Vanishing America, Cuba, Everyday Monuments by, Michael Eastman
Shulman Portfolio #01 – Case Study House #22
Pierre Koenig, Case Study House #22, Los Angeles, California
Limited edition of 60 Silver Gelatin prints (Ilford MGD 44 M’ “Pearl”), numbered, titled and individually signed by Julius Shulman, mounted under plexiglass in black frames, 60 x 75,5 cm (23.6 x 29.7 in), released in 1999.
American photographer Julius Shulman’s images of Californian architecture have burned themselves into the retina of the 20th century. A book on modern architecture without Shulman is inconceivable. Some of his architectural photographs, like the iconic shots of Frank Lloyd Wright’s or Pierre Koenig’s remarkable structures, have been published countless times. The brilliance of buildings like those by Charles Eames, as well as those of his close friend, Richard Neutra, was first brought to light by Shulman’s photography.
Shulman Portfolio #01 – Case Study House #22
Buy it here: Amazon
You may have seen this photography in the Adobe CS2 Suite Packaging, and campaigns like Adidas, ESPN Magazine, Jimmy Choo Shoes and Levi’s.
X-Ray Photography by Nick Veasey
Light in Design, the B3 system by bulthaup is the measure of all kitchens; by focusing on ergonomics, task management and keeping it utilitarian, the visual aesthetics are not compromised here. The entire kitchen “floats” by using a supporting frame inside the wall that can bear up to one ton in weight per meter. This is ideal for architects and designers, providing them with an unprecedented level of freedom in design and the efficient use of space. The range of accessories and the way in which spices, tools and even cleaning supplies are tucked away compliment the design. You may never dine out again!
Bulthaup B3 Kitchen, by Herbert H. Schultes, for Bulthaup
“The Giant Japanese Hornet is the largest species of wasp in the world, and it contains special enzymes in its body which are reputed to increase strength and energy levels. Giant Japanese Hornets have one of the most incredible stamina’s of any living creature and this stamina can be temporarily passed into the system of those who consume it.”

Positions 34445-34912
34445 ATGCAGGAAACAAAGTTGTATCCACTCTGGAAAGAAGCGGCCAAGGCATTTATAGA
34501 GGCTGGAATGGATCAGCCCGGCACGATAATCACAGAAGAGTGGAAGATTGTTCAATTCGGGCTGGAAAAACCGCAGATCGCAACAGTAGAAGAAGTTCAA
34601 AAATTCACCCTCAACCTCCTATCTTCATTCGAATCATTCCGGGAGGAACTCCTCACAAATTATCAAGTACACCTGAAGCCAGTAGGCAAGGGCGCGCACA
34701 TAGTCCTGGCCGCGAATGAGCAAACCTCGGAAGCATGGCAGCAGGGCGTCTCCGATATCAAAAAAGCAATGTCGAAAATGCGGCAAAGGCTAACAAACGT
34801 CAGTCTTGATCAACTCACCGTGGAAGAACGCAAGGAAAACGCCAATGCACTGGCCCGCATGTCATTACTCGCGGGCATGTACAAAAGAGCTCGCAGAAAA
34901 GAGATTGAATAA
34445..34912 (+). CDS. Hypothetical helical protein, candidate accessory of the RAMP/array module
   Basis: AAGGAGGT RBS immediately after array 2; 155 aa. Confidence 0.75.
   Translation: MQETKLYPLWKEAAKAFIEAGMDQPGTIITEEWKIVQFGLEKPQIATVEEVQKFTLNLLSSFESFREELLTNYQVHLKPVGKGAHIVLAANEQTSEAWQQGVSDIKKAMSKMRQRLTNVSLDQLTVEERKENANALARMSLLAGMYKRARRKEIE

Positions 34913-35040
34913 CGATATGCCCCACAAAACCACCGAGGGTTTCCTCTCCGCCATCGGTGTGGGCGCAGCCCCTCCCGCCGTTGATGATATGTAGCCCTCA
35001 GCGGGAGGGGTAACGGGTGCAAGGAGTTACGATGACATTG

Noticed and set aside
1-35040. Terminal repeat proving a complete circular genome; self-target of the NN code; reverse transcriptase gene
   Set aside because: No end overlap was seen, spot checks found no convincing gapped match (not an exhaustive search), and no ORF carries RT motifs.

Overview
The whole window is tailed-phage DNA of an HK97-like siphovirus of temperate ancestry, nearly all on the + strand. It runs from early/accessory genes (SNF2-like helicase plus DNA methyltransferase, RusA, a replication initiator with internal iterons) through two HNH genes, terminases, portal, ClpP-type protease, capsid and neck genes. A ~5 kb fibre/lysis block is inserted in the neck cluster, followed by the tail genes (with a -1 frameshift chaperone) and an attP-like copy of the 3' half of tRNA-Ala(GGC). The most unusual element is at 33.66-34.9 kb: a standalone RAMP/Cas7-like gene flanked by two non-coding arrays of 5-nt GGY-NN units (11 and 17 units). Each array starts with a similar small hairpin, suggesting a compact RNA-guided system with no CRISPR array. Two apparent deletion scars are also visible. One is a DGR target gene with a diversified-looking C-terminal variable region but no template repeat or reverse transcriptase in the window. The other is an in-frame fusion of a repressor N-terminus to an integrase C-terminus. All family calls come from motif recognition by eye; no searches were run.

Hormigas Culonas are harvested in the Colombian Amazon by the Guane Indians, during the short rainy season between March and June. They are then toasted in a mud pot over an open fire by the Indians. The Guane Indians believe that these Ants have youth giving and Aphrodisiac properties and they are often served as fertility giving marriage food during nuptial ceremonies. Hormigas Culonas taste similar to crisply fried bacon with an earthy taste.
(Left) A Toffee flavoured Candy, which contains a real edible scorpion. (Right) This vodka contains a farm raised yellow scorpion (buthus martensii) Infused in pure grain English vodka. Alcohol infused with a scorpion is said to remove toxins from the body when consumed.
Insects and Scorpions, from Edible.
The Cruiser Bag: Limited Edition piece (only 300 pieces available) – includes a bottle of La Grande Dame 98 and two champagne flutes. Available from July and costs $425
The Cruise collection: a “made to measure” piece and costs $80,000 – comes with 4 bottles of La Grande Dame 98, 2 magnums of La Grande Dame 88, 6 champagne flutes Riedel and 6 water tumblers, plates, table mats and cutlery.
Nature transformed through industry is a predominant theme in [his] work. “I set course to intersect with a contemporary view of the great ages of man; from stone, to minerals, oil, transportation, silicon, and so on. To make these ideas visible I search for subjects that are rich in detail and scale yet open in their meaning. Recycling yards, mine tailings, quarries and refineries are all places that are outside of our normal experience, yet we partake of their output on a daily basis”.
Photographer: Edward Burtynsky
VIP Centre Schiphol Airport, Amsterdam, Netherlands, by Concrete
An Important and Rare Prototype Prismatic Table for the Alcoa Forecast Program
The Aluminum Corporation of America (Alcoa) program emphasized the artistic and functional possibilities of aluminum. Select commissioned designs were featured in full-page advertisements shot by noted photographers in widely-read weekly magazines. It is for this program that Isamu Noguchi developed the iconic design of the Prismatic table.
Isamu Noguchi, who was the third artist featured in the Forecast program in early 1957, developed an abstract three-dimensional form. Noguchi’s Prismatic tables were conceived in multiple to form a “kaleidoscope” with variant colors with the intention of adaptability. The advertisement photographed by Irving Penn used the table as a casual, yet romantic platform for dinner at home.
Prototype Prismatic Table, Sold at Auction for $290,500, by Isamu Noguchi, at Sotheby’s